Sunday, 1 November 2009

Spread the Word: Speech Recognition Is the “New Touch” in Computing

Spread the Word: Speech Recognition Is the “New Touch” in Computing: "

The Speech at Microsoft group is integrating voice technology into some of Microsoft’s best-known applications, revolutionizing how people interact with their computers and mobile devices.

Zig Serafin, General Manager of the Speech at Microsoft Group.

Zig Serafin, General Manager of the Speech at Microsoft Group.

Keyboards and mice still are the dominant methods for working with a PC or laptop. But big leaps in speech-recognition technology mean that talking to a computer may soon be as natural as using a mouse.

Leading Microsoft’s charge to that audible future is Zig Serafin, general manager of the Speech at Microsoft group. Serafin says his team’s goal is simply to create the world’s most advanced speech platform, one that spans cloud-based voice services, mobile phones and world-class servers for enterprise customers. “Voice is the new touch,” says Serafin. “It’s the natural evolution from keyboards and touch screens. Today, speech is rapidly becoming an expected part of our everyday experience across a variety of devices. Bill Gates articulated this vision a decade ago, and we’re seeing it happen today.”

Two years ago, Microsoft acquired Tellme Networks and has subsequently merged Microsoft’s speech development team (formerly the Speech Components Group) with Tellme to form the Speech at Microsoft group. The group’s sophisticated speech-recognition technology and Web speech engine, which has been under development for more than a decade, is leading to a wave of voice-enabled products promising easier, faster interactions — spanning automobiles, smartphones, and personal productivity software.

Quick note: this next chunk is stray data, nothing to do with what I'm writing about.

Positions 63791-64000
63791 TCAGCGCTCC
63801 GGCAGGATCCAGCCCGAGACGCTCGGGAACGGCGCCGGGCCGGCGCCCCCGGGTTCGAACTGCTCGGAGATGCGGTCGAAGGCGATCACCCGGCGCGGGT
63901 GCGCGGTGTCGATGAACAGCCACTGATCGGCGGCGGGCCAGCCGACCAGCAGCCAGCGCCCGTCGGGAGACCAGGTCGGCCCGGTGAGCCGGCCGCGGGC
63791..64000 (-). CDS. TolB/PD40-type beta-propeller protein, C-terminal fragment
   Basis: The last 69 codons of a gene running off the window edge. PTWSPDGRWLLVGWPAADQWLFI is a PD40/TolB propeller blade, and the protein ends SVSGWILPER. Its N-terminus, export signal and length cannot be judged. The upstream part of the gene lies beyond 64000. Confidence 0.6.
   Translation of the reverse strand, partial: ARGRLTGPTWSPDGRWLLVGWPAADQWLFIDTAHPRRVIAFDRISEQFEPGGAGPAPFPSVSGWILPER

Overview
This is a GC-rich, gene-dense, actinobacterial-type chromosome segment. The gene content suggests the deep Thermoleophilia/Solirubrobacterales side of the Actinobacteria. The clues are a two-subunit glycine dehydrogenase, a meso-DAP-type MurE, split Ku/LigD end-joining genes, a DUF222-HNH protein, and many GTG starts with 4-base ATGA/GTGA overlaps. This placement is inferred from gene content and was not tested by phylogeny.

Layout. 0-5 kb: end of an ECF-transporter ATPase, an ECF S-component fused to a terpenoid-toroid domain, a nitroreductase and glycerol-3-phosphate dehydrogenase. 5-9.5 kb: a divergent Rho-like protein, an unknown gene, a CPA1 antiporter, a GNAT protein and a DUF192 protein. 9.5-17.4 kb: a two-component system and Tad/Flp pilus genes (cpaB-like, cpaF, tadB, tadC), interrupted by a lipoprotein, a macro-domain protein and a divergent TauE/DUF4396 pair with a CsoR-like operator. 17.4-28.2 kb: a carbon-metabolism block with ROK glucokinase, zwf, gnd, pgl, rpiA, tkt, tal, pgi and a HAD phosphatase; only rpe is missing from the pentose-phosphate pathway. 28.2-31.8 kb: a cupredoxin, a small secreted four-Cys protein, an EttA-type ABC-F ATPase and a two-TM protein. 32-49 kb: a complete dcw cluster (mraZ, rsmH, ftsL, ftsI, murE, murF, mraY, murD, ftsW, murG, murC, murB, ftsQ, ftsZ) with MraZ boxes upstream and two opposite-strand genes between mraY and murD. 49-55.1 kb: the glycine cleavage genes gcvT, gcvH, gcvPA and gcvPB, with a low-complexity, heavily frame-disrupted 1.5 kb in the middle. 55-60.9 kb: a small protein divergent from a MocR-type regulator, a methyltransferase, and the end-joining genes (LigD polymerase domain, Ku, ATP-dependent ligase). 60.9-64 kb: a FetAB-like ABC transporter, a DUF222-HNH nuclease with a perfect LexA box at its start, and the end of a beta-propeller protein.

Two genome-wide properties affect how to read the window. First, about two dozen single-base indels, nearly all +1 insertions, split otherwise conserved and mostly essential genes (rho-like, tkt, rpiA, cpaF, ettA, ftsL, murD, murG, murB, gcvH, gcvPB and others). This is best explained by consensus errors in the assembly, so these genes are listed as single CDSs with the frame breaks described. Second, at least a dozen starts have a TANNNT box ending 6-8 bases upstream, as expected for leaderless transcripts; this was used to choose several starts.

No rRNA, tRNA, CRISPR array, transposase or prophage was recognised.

For example, Ford Sync, powered by Microsoft and Tellme, provides in-dash voice-activated navigation and search. In addition, Bing for Mobile, Exchange Server 2010, Windows 7, and new Windows® phones such as the Samsung Intrepid from Sprint are all voice-enabled.

“See” Your Voice Mail

One of the most eagerly awaited features in Exchange Server 2010 is the new Voice Mail Preview, a capability that is poised to transform the way people retrieve and navigate voice mail. Using speech-to-text technology, Exchange 2010 automatically sends a text preview of voice mail right to the user’s inbox.

Instead of wondering whether the little red light on their phones is signaling an important call, people can scan text previews, right in Outlook, to determine message content and priority.

Exchange Server 2010’s voice mail feature turns an audio call into a text preview.

Exchange Server 2010’s voice mail feature turns an audio call into a text preview.

Click for high-res image

Rajesh Jha, corporate vice president of Microsoft Exchange, says Voice Mail Preview in Exchange 2010 makes it dramatically easier to visually sift through voice mail on your PC, mobile phone, or any popular Web browser to quickly determine the importance of a call. “For me, this feature is invaluable during meetings or other situations when actually listening to voice mail is not a viable option,” says Jha.

Exchange Server 2010 will launch at TechEd Europe, which runs Nov. 9–13 in Berlin.

Continue at source for

“Hands-Free” Calling, Texting and Search

Talk to Windows 7

Voice at Your Service

Looking Ahead: What’s Next

Source: Spread the Word Speech Recognition Is the “New Touch” in Computing The Speech at Microsoft group


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Nasser Hajloo
a Persian Graphic Designer , Web Designer and Web Developer

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